Careers in government nursing are as varied as nursing careers in the private sector. However, when many nurses hear "government nursing," they may assume that means working for a veterans hospital. But the Department of Veteran Affairs (VA) is only one of many government agencies where skilled nurses who want to work for the government can build their careers.
In fact, there are a variety of government agencies and positions where nurses can put their skills to work, including the Centers for Disease Control (CDC), the Indian Health Service (IHS), the U.S. Army, the National Institutes of Health (NIH), and the Center for Medicare and Medicaid Services.
Think a government career might be a good fit for you? Keep reading for stories from nurses who work for the government and tips on how you can too.
"The army's been very good to my family," says Lt. Col. Christopher Weidlich, U.S. Army, who is currently finishing his Ph.D. in nursing at the University of Miami on a U.S. Army Long-Term Health and Education Training Scholarship (scheduled to graduate in 2013). He has served in the military for 17 years. "I really enjoy taking care of people, and doing whatever I can to help them out."
When Lt. Col. Weidlich graduated from high school in 1990, his original goal was to become a doctor. "I wanted to go to medical school, but I didn't have the grades to support it," he says. "When I graduated from high school, I found out the Army was offering nursing scholarships."
He went on to graduate from the University of Miami in 1994 on an Army ROTC scholarship and decided to stay in the military after graduation. He worked as an army psychiatric nurse and a psychiatric mental health nurse in various locations, including Nebraska, Georgia, Kentucky, and North Carolina, in addition to Iraq and South Korea.
After several deployments, Lt. Col. Weidlich feels that while military life comes with unique challenges, he has enjoyed his career. "Being a military family has its ups and downs like any profession, but it's hard on my kids," says the father of four.
Despite the personal sacrifices, Lt. Col. Weidlich says his career so far has been a very rewarding experience for him and his family, and advises other nurses considering military nursing careers: "If you go into the military, take advantage of your education," he stresses. "There are a lot of schools that you could go to within the Army. I would recommend you take any educational opportunities that are there."
Nurses seeking a more stable lifestyle will find an abundance of opportunities within government agencies. Many have built their careers in the government, like Dinora Dominguez, Chief of Patient Recruitment and a public liaison in the Office of Communications at the NIH Clinical Center, Department of Health and Human Services. Dominguez has worked for the NIH since she graduated from college in 1986.
What is the best way to look for openings for nurses who are interested in working for a government agency?
You do not need to go to a third-party website to find government jobs. Your best bet is to go straight to government sites since these opportunities are posted online. All federal government agencies post job openings on USAJobs.gov. Each state has a similar job portal, but local government jobs are a bit harder to find. You need to go to each jurisdiction's website. Also, professional associations can be helpful in finding jobs at all levels.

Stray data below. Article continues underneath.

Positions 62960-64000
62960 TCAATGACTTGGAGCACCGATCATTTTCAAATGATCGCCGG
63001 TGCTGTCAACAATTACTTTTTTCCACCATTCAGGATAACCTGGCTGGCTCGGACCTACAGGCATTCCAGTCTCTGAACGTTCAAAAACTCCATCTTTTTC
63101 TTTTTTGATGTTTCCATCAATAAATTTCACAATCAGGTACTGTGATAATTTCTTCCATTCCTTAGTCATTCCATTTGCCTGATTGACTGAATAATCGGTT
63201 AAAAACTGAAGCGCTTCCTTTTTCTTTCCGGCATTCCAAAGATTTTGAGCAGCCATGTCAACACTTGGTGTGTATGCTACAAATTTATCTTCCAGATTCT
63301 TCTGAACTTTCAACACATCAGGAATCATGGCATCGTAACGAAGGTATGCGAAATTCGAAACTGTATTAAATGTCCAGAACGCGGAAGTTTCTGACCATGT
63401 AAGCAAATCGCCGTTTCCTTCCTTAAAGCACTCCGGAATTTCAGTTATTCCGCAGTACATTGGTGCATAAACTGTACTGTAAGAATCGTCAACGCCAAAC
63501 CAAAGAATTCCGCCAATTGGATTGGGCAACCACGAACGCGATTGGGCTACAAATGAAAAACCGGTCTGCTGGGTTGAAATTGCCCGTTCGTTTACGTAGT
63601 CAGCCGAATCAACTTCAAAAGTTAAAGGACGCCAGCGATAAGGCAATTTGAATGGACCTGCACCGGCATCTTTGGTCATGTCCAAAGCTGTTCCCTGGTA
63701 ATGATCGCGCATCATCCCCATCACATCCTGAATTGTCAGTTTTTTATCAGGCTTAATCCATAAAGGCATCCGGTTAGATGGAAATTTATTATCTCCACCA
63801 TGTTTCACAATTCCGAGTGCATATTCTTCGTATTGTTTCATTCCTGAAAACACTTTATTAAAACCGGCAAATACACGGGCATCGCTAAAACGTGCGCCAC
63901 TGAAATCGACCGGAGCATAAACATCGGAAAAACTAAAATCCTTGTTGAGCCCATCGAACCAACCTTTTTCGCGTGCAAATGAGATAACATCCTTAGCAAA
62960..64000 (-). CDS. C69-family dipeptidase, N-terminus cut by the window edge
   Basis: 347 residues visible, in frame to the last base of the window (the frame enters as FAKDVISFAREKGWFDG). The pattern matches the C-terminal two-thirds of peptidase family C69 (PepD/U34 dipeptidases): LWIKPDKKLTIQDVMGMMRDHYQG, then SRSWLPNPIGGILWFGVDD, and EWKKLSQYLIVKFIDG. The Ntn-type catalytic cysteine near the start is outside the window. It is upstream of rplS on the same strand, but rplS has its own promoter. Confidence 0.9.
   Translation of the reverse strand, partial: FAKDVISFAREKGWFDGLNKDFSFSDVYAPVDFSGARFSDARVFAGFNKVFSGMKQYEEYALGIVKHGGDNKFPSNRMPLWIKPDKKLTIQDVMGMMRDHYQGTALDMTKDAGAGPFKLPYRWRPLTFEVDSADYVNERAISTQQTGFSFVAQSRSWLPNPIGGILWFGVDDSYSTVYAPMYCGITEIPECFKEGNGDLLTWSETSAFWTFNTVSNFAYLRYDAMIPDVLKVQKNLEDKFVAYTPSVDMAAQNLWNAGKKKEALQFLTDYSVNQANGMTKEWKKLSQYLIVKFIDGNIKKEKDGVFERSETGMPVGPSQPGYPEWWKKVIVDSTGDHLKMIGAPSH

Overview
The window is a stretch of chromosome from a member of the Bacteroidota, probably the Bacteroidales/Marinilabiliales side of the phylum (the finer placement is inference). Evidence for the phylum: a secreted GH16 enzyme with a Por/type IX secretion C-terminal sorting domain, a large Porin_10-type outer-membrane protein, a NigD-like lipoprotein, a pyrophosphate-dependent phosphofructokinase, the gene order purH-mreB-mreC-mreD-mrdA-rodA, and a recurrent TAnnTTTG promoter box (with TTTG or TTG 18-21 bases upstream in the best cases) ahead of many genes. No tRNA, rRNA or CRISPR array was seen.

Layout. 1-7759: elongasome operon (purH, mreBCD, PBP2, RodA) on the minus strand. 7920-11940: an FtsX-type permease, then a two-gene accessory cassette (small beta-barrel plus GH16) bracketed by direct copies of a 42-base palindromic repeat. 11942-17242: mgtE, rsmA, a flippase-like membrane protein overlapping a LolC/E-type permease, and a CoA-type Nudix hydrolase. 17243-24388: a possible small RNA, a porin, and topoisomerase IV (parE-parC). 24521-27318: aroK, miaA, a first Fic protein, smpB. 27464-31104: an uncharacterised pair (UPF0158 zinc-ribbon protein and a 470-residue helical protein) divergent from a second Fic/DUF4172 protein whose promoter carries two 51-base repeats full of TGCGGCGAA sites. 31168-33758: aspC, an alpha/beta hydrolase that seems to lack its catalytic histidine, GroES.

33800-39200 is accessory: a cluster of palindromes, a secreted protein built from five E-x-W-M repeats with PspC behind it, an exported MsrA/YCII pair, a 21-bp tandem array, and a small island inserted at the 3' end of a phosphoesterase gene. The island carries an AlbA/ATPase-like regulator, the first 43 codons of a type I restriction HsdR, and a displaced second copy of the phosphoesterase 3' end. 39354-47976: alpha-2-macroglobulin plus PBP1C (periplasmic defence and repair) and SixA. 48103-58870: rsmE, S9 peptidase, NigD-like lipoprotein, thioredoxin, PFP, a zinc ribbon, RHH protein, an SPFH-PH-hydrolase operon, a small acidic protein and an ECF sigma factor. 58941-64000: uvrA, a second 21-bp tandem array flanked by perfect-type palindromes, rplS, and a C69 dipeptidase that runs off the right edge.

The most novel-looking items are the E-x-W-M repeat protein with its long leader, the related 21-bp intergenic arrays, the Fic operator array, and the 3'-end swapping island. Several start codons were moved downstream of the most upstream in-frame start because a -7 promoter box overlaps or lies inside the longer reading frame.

Is applying for a government position much different than applying for jobs in the private sector?
Government hiring processes tend to be more formalized than private sector employers. However, hiring processes for nurses should be similar given the licensing requirements placed on nurses by state governments. The biggest difference applicants will see is that it takes much longer for government organizations to hire as opposed to private companies.
Any tips on résumés and cover letters?
With government organizations, the most important document is the job application form. There are even government job portals that do not allow applicants to add attachments to their applications. The application form forces applicants to tell the organization what it wants to know: résumés, cover letters, and the like allow the applicant to tell the organization what he or she wants to know.
Should applicants be prepared for a more difficult overall process in terms of background checks, qualifications, interviews, etc.?
Not really. Both companies and government organizations will do due diligence on people they intend to hire.
Dominguez always held an interest in doing research and was attracted to the NIH due to the research involved in her position. Today, she coordinates clinical trials and educates the public on the importance of participating in clinical trials—something she's passionate about.
Bruce Steakley, R.N., B.S.N., a nurse manager in pediatric and adult inpatient behavioral health at the Ambulatory Care Behavioral Health Clinic (NIH), has a career that spans 30 years. He first came to the NIH six years ago.
"After working in community-based mental health inpatient settings and one outpatient setting for all those years, I got discouraged with psychiatry and the state of mental health care delivery in the country," Steakley says. "So I left and tried other avenues of nursing, but was bored. And so I always returned to mental health and discovered my current position by word of mouth. A friend of my wife told me about this job and I decided to apply for it and now, here I am."